Marine angelfish are from the Pomacanthidae family which contains seven genera and about 86 species. There are freshwater angelfish or tropical cichlids (Pterophyllum) found in the Amazon.
The angelfish most divers see tend to be larger marine species from the Holocanthus and Pomocanthus groups rather than dwarf angels from the Centropyge group. The most important or defining feature of marine angelfish is the distinct spine or thorn that forms part of their gill covers. This characteristic is how they earned their Greek name, Pomacanthidae meaning cover and akantha meaning thorn.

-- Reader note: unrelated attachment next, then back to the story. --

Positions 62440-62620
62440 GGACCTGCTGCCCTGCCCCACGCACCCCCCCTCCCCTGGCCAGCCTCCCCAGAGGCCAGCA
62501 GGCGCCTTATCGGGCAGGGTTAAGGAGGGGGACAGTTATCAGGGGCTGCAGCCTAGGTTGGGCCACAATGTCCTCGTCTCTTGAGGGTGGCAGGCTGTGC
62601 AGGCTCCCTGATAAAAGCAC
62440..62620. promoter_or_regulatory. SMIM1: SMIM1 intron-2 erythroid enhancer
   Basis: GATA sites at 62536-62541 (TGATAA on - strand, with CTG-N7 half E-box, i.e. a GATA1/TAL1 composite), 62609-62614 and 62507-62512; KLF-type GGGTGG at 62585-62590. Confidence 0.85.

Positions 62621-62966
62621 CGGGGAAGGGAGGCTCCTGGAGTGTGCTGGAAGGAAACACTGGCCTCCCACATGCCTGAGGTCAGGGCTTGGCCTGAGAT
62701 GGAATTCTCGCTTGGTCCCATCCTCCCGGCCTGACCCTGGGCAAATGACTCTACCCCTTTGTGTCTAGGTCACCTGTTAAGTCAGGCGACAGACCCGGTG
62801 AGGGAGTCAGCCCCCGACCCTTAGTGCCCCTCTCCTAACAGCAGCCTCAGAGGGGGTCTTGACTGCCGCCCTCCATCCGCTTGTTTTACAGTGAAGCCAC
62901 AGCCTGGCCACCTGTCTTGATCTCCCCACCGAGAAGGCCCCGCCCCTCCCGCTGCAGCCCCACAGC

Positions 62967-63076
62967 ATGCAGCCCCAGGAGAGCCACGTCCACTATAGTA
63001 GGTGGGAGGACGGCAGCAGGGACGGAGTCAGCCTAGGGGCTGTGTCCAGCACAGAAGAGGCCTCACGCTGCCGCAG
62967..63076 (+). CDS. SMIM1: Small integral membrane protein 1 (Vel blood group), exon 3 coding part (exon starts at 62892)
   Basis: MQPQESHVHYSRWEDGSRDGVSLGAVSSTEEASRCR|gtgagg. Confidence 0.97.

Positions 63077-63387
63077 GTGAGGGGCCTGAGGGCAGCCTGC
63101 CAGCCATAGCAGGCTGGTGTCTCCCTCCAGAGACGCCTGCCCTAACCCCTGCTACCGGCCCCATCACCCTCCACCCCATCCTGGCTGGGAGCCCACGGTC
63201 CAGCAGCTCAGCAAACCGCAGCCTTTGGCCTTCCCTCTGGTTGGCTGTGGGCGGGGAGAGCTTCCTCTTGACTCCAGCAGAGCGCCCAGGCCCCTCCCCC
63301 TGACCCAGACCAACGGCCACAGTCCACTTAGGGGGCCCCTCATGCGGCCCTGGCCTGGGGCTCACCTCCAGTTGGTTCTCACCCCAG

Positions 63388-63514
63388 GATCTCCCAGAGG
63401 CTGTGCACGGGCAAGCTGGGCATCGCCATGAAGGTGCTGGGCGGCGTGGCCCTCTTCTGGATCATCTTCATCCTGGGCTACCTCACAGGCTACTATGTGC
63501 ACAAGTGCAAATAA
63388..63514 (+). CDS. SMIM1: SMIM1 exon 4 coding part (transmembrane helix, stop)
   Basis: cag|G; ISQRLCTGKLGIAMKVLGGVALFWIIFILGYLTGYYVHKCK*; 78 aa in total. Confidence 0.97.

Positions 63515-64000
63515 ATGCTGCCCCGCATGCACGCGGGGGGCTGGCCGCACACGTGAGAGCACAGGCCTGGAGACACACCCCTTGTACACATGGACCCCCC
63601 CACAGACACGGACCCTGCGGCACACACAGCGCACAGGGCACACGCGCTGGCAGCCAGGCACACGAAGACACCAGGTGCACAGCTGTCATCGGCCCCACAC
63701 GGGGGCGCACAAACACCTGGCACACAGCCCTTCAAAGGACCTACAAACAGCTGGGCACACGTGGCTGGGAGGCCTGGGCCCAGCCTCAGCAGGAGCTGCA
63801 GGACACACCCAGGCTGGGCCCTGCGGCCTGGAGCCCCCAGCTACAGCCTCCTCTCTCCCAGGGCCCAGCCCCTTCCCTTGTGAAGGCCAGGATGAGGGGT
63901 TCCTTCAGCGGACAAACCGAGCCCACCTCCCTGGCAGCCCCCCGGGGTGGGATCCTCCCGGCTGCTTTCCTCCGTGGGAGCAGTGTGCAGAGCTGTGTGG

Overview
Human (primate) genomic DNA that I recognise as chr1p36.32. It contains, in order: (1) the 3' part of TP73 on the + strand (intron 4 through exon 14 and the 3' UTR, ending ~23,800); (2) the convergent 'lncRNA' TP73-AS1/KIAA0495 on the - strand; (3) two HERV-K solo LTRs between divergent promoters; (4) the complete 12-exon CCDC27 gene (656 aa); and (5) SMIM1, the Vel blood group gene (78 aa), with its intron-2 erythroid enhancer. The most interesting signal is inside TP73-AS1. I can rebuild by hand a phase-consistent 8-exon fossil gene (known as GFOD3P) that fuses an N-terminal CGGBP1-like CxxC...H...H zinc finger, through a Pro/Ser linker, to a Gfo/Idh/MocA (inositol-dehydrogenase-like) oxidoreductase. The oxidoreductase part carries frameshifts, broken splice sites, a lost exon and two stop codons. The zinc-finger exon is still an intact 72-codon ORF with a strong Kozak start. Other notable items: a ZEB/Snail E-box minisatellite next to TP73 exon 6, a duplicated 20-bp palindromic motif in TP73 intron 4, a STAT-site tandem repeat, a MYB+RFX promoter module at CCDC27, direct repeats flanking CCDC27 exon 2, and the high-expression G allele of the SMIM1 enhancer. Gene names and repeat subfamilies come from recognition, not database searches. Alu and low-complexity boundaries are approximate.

Other body features include small mouths, relatively large pectoral fins and rounded tail fins. Some, like Arabian angels, have streamer-like extensions of the soft dorsal and anal fins. The largest species is the grey angelfish at around 60 centimetres while dwarf angels only reach about 15 centimetres. Smaller angelfish are easily confused with butterflyfish as they have a similar shape, but spot that thorn and you know you’re looking at an angelfish.